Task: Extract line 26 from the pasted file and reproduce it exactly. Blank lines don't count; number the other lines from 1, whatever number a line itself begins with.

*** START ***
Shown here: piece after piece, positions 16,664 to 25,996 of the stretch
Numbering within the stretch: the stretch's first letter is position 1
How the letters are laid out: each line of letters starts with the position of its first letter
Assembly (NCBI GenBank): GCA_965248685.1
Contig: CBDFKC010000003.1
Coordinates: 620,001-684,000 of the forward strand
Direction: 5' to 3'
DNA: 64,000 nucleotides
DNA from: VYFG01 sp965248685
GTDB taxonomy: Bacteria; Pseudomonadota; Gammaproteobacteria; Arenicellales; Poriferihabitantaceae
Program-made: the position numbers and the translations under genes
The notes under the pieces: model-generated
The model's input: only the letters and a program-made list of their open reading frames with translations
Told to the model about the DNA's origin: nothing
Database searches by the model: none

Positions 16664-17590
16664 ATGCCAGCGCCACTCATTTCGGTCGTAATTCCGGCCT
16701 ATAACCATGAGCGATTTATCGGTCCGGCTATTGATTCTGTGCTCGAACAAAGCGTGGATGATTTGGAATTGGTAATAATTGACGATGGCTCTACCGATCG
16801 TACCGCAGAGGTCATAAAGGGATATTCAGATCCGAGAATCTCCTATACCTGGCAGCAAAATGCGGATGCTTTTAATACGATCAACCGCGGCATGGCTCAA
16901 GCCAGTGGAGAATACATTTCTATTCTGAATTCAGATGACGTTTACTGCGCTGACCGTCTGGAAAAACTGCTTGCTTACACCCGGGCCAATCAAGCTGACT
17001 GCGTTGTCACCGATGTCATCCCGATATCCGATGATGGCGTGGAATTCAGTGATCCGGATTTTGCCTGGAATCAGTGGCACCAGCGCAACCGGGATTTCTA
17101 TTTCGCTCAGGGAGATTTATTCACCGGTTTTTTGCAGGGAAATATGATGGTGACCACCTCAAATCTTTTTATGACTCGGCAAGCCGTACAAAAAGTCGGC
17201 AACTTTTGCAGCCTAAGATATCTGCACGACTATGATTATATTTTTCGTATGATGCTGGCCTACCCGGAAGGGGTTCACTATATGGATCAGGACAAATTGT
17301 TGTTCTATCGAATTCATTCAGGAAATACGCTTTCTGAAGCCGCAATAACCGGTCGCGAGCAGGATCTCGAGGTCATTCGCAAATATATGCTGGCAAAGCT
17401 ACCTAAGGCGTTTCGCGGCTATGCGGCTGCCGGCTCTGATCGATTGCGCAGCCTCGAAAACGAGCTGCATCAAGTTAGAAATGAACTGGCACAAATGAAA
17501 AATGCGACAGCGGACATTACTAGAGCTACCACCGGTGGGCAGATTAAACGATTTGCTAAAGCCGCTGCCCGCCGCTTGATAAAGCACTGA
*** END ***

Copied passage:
17501 AATGCGACAGCGGACATTACTAGAGCTACCACCGGTGGGCAGATTAAACGATTTGCTAAAGCCGCTGCCCGCCGCTTGATAAAGCACTGA